8. 8. 8 The Alannah and Madeline Foundation (AMF) • The Foundation was set up to prevent violence against children following the Port Arthur tragedy in 1996 at the insistence of Walter Mikac, the father of Alannah and Madeline, two young schoolgirls who were murdered at Port Arthur • Its many activities include an active role in bullying prevention, which I will discuss at the end of this presentation
  9. 9. 9 The National Centre Against Bullying (NCAB) • NCAB is a group of experts from all over Australia advising and informing on the issues of bullying and the creation of safe schools and communities • NCAB works closely with school communities, governments and industry in addressing bullying issues • NCAB’s Biennial Conference will be held in Melbourne on 6 - 7 August. The conference will feature presentations and workshops from both Australian and international speakers
  10. 10. 10 The National Centre Against Bullying (NCAB) will host Australia's pre-eminent conference on bullying at the Melbourne Cricket Ground on Wednesday 6 and Thursday 7 August, 2014. The 2014 conference will bring together academics, policymakers, practitioners, educators, principals, leadership teams and young people from around the world, to explore how bullying affects people of all ages, and to share the latest research on strategies and solutions to help reduce the prevalence and impact of bullying and cyberbullying. The National Centre Against Bullying Conference 2014
  11. 11. 11 The conference will feature dynamic keynote presentations from speakers and there will also be a series of practical workshops and panel discussions, designed to develop solutions to reduce the impact of bullying and enhance wellbeing. An audience of around 500 attendees across the two days will range from teachers, parents, researchers, education consultants and HR departments who will have the opportunity to network with thought leaders on bullying issues.
  12. 12. 12
  13. 13. 13 What is bullying (AMF and NCAB definition) “Bullying is when someone or a group of people with more power repeatedly and intentionally causes hurt or harm to another person or group of people who feel helpless to respond. Bullying can continue over time, is often hidden from adults and will probably continue if no action is taken”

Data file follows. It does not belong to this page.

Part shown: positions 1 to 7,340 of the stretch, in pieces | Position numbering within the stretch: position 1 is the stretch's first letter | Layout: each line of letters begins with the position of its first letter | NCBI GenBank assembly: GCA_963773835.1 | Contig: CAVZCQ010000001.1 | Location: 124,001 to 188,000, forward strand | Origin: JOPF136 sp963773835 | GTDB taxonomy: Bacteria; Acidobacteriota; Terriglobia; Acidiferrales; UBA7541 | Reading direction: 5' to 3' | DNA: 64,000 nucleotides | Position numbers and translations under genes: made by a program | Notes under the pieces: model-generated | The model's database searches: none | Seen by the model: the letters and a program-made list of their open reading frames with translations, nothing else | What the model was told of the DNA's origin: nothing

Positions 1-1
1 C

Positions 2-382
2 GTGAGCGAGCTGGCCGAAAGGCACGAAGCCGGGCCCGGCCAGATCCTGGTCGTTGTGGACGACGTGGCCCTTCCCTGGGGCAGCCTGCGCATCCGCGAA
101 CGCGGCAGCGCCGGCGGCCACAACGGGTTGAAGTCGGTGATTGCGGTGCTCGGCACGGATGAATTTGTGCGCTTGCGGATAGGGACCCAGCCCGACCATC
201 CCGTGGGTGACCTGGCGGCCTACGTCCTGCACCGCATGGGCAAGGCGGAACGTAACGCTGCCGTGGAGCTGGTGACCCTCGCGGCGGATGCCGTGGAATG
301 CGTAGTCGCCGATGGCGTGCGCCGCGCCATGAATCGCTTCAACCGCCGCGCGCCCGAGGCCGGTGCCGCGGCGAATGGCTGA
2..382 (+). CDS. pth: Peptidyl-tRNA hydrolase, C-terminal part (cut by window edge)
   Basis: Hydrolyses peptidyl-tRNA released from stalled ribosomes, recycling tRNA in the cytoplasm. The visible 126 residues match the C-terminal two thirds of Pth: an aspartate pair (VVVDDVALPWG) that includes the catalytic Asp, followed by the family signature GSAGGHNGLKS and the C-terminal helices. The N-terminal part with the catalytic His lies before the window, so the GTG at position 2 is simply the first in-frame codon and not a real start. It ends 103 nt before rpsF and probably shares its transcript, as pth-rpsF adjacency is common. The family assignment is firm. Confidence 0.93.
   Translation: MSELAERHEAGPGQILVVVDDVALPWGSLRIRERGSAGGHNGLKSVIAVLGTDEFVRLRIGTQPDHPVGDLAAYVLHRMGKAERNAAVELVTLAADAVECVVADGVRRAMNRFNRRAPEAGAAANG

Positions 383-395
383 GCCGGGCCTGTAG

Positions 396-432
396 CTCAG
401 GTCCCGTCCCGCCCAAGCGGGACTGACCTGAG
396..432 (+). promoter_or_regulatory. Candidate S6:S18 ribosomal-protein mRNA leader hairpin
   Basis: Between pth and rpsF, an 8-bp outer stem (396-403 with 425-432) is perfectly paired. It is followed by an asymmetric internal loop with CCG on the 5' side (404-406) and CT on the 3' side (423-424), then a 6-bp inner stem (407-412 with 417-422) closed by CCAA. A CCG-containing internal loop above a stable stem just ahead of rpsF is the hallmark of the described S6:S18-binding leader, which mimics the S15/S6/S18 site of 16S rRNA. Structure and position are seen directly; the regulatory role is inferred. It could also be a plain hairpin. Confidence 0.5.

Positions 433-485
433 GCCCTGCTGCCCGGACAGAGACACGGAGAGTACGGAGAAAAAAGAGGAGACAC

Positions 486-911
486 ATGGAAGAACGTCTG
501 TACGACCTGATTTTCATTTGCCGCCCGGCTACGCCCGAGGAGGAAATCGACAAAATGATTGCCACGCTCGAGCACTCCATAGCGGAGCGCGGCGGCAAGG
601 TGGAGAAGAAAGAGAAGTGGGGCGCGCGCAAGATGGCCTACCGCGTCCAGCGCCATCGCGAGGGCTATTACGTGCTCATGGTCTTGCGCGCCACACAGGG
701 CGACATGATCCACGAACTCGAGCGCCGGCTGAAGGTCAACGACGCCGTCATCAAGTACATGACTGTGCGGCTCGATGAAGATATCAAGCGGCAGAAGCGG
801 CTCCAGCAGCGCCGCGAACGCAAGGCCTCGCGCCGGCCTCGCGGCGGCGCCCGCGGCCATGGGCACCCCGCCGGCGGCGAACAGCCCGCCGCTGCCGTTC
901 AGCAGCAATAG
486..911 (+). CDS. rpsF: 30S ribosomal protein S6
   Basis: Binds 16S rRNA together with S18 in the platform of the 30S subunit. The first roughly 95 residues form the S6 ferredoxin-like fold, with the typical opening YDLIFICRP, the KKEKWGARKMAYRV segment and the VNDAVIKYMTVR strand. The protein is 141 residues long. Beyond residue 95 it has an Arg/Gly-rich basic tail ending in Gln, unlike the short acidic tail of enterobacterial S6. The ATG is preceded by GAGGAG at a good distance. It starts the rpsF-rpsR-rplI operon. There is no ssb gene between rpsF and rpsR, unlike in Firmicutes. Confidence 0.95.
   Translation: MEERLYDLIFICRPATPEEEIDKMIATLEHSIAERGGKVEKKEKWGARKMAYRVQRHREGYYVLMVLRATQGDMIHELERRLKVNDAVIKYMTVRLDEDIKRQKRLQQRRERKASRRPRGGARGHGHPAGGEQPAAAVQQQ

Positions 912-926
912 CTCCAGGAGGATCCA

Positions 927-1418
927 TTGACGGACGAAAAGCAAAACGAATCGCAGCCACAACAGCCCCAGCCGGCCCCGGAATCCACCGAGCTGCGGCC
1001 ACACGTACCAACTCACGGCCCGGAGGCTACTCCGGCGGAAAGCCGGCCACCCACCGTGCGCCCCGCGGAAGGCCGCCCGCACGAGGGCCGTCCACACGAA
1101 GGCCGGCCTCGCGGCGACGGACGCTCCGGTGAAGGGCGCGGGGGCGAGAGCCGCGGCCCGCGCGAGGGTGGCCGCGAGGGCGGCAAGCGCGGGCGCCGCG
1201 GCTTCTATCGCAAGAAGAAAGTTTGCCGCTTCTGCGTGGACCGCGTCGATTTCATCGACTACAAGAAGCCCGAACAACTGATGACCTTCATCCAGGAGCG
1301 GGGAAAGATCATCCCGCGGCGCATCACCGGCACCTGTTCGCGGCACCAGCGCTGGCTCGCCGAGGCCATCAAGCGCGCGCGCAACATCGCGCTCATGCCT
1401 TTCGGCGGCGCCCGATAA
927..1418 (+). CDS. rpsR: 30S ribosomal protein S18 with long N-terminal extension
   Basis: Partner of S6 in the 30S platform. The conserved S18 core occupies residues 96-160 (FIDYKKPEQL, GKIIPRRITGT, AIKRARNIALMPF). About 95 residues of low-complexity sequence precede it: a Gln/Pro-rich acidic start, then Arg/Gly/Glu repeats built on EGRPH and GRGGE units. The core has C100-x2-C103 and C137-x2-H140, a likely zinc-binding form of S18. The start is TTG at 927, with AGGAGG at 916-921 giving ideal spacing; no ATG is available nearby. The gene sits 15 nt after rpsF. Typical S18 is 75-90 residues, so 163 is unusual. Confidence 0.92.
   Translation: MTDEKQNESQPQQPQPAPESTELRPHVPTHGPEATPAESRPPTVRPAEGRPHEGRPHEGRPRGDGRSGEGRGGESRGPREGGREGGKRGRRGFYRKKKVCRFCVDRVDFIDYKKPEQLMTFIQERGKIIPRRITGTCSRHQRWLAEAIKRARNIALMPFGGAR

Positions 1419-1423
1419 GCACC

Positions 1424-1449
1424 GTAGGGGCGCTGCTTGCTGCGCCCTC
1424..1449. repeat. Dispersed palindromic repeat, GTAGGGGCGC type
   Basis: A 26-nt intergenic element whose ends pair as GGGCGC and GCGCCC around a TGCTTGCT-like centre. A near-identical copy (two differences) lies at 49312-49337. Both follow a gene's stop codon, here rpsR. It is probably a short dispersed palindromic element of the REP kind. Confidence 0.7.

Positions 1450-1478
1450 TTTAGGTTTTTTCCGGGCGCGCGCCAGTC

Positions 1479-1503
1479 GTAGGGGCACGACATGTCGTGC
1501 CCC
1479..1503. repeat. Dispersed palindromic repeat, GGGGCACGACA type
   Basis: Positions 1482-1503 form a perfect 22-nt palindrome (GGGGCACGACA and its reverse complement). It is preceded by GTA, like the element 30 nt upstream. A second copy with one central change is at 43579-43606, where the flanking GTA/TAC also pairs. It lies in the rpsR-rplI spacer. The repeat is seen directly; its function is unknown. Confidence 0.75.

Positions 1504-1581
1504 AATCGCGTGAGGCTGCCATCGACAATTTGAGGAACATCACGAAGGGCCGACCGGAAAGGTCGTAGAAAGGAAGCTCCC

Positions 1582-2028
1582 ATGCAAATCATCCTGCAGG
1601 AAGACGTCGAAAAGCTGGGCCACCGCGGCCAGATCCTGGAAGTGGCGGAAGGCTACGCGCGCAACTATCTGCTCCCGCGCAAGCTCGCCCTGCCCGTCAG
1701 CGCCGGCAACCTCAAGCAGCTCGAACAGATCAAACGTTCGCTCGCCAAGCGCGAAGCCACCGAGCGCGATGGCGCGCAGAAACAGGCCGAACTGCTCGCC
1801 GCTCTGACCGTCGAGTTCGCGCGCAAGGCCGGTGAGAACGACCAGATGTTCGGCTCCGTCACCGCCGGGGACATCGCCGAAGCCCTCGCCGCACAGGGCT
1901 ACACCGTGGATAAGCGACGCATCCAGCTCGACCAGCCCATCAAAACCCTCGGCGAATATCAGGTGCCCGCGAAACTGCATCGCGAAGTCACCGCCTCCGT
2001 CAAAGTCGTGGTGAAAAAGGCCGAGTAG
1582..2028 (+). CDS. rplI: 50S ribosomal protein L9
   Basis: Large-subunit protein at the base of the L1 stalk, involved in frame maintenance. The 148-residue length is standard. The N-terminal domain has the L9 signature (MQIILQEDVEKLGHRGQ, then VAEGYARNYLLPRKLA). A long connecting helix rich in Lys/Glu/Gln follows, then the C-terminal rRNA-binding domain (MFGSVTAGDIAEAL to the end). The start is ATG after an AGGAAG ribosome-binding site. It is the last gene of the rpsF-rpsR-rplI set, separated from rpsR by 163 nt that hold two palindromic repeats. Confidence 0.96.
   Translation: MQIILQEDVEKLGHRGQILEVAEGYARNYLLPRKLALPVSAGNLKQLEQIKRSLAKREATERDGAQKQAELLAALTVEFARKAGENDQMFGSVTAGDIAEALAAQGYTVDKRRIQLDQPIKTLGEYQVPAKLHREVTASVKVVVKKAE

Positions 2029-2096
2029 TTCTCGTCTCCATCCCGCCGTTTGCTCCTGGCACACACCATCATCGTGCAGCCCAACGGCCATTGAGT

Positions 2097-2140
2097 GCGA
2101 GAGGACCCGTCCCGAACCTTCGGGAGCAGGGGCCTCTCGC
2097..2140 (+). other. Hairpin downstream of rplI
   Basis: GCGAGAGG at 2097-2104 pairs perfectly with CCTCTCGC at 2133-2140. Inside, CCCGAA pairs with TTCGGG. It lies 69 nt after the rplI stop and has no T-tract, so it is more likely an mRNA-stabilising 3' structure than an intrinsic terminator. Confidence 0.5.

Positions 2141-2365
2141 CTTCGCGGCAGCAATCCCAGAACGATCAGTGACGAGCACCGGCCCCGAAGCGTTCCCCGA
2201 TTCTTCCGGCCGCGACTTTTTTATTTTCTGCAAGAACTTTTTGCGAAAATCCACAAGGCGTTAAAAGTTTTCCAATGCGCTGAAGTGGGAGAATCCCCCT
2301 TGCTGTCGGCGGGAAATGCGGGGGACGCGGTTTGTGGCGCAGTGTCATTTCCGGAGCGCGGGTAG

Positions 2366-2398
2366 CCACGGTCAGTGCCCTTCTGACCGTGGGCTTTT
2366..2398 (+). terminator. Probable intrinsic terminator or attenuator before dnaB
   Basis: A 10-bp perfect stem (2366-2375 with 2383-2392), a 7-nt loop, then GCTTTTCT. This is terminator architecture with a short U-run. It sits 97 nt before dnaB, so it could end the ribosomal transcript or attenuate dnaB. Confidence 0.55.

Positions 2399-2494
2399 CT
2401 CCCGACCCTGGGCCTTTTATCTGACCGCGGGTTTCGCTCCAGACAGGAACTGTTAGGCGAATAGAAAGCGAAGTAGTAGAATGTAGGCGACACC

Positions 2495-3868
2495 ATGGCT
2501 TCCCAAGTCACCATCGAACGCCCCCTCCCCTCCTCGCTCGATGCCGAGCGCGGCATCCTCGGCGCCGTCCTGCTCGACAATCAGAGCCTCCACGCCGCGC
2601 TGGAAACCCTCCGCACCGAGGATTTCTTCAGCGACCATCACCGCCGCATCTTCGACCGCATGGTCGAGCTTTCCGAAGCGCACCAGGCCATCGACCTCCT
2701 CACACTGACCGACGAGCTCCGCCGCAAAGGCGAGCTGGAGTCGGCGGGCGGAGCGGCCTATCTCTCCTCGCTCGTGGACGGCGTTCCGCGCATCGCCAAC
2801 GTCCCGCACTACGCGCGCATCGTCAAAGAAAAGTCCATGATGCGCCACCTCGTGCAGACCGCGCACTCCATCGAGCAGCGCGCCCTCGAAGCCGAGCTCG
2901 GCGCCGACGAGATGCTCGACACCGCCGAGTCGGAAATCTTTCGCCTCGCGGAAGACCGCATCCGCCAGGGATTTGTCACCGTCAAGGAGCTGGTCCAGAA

14. 14. 14 • This is not a legal definition because bullying has not been defined by the law in Australia • However where it has been legally defined in other countries, the definition closely follows this one • It is also generally accepted within the education community and relevant academic publications in Australia
  15. 15. 15 Prevalence of bullying in Australia  27 per cent of young people report they are bullied every two weeks or more often  Cyber-bullying happens to about 1 in 10 Australian young people every few weeks or more often
  16. 16. 16 Common effects of bullying on individuals  Bullying can seriously damage physical, social and emotional health, often on a permanent basis and blight people’s lives  There is strong evidence of a connection between bullying and suicide
  17. 17. 17 A generational problem  Bullying is an intra and inter-generational phenomenon, with children who bully others at the age of 14 years likely to still engage in aggression at the age of 32 years and to have children who themselves engage in bullying and aggression
  18. 18. 18 Connection between bullying and later criminal behaviour • Not all children who bully are on the trajectory that leads to violence and criminality later in life. But of all children, these are the ones most at risk for eventually committing violent crimes